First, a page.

- The parliament cut sliced Ministry of Energy’s development budget by Sh2.1 billion, most of it meant for power transmission and distribution
- The committee only chopped Sh7 million each from recurrent expenditure meant for Parliamentary Joint Services and Public Service Commission
The government has Effected massive cuts on development expenditure in the second supplementary budget published in the Kenya Gazette early last week.
The publication of the Supplementary Appropriation (No. 20) Bill, 2019 by the state printer early last week allowed the National Treasury to withdraw Sh73.1 billion from the Consolidated Fund for the service of the year ending June 30, 2020.
In allocating the amount, the Parliamentary Budget and Appropriation Committee led by Kikuyu MP Kimani Ichugwa conveniently slashed only Sh14 million from the recurrent expenditure out of Sh18.8 billion budget cut target, chopping off more from development spend.
The biggest loser in the country’s supplementary budget for the current financial year is Sh2.02 billion cut the State Department of Infrastructure whose development spends, receiving Sh5.2 billion from the Sh73.1 billion budget.
The parliament cut sliced Ministry of Energy’s development budget by Sh2.1 billion, most of it meant for power transmission and distribution.
Other Ministries that saw their development spend cut includes Water and Sanitation Sh942 million, Health Sh300 million, Education Sh65 million and ICT Sh200 million.
The Ichungwa led committee only chopped Sh7 million each from recurrent expenditure meant for Parliamentary Joint Services and Public Service Commission.
The Kenyan government has always raised the development budget in its austerity plans despite below-par allocation.
This financial year, Treasury set aside Sh670.7 billion for capital expenditure, representing 24.8 per cent of the total budget of Sh2.71 trillion. It, on the other hand, allocated Sh1.66 trillion to recurrent expenditure.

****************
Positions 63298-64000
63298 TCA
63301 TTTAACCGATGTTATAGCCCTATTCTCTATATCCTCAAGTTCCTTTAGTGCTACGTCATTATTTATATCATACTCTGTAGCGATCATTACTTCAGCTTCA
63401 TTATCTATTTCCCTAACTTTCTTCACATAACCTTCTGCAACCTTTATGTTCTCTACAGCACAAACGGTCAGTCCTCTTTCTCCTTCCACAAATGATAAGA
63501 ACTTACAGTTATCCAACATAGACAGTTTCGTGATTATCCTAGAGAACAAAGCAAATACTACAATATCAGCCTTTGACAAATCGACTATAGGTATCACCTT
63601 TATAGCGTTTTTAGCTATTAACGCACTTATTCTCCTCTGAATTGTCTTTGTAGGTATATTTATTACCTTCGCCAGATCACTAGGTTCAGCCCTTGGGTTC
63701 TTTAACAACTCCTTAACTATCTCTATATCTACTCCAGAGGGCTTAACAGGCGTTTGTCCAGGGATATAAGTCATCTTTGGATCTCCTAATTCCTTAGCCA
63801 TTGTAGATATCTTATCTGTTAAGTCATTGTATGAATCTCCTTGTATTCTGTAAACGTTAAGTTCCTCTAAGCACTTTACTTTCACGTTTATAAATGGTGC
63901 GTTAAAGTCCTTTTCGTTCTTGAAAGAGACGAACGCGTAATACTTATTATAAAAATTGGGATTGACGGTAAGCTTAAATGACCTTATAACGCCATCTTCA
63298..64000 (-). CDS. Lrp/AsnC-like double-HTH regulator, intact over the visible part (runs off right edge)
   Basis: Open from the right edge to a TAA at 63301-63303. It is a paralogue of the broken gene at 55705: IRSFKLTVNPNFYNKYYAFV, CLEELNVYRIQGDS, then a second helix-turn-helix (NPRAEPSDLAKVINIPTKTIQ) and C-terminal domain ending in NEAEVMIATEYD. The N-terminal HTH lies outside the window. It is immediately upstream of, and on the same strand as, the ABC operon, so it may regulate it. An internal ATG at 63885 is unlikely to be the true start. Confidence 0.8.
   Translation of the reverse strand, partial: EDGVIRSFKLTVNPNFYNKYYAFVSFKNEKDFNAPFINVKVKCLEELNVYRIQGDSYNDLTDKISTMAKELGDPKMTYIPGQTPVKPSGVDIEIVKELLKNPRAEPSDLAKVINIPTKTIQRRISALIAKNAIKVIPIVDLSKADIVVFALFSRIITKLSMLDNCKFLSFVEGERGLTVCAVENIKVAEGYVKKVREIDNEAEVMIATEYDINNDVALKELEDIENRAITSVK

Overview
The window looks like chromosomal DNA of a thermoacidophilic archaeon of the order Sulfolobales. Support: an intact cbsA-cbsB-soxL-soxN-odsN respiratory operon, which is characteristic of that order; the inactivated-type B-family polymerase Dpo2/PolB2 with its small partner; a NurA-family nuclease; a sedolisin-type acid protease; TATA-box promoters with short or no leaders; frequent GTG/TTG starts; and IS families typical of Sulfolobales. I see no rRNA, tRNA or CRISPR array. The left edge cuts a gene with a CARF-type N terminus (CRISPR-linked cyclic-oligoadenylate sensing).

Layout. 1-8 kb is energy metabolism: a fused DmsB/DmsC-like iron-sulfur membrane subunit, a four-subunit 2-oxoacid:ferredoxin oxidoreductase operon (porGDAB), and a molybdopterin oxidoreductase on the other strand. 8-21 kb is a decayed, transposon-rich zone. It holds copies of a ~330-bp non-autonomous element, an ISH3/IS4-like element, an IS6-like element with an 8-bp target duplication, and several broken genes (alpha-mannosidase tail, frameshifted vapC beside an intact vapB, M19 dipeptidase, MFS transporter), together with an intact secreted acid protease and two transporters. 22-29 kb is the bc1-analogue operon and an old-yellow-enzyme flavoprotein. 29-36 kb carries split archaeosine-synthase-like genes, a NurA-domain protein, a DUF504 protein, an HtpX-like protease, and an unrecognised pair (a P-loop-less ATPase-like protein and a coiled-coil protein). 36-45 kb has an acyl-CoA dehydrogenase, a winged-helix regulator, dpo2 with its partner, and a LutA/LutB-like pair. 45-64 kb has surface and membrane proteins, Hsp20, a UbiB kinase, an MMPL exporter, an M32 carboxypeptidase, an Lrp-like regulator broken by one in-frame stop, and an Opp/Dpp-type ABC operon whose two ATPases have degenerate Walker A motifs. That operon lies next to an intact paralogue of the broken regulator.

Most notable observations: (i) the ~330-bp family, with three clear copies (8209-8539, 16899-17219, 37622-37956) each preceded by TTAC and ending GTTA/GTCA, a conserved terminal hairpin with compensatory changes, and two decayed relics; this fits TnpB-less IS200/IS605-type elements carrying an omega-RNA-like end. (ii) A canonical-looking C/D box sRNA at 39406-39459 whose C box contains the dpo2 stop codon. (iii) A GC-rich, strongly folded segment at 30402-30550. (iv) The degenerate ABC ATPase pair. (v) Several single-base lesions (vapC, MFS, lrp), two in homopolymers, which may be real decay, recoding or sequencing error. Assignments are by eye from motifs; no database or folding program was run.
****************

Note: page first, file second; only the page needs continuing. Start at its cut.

The cut on development budget is against persistent warnings from both local and international economic experts.
The 24.8 per cent allocation to capital expenditure is for instance 5.2 per cent lower compared to 30 per cent threshold set the International Monetary Fund (IMF).
The global lender has since 2016 advised Kenya to focus more of its resources to development to stir economic activities.
An officer at Treasury privy to discussions between Kenya and IMF on reinstatement of the $1.5 billion (Sh150 billion) stands by facility that was cut upon expiry in September last year told the Star that 30 per cent allocation to development is one of the Washington DC-based lender’s new demand to the country.
‘’IMF wants Kenya to sustainably cut its high wage bill that forms the bulk of its recurrent expenditure, putting pressure on development budget’’, the junior official who sorts anonymity due to sensitivity of the matter still under negotiation said.
It is no wonder that the government was recently forced to hold a conference to review its wage bill that is eating up Sh48 for every Sh100 collected in domestic revenue.
The Salaries and Remuneration Commission (SRC) now wants a policy in place to streamline management of the allowances which accounts for 40 per cent of civil servants wage bill in a set of proposals presented to President Uhuru Kenyatta late last month.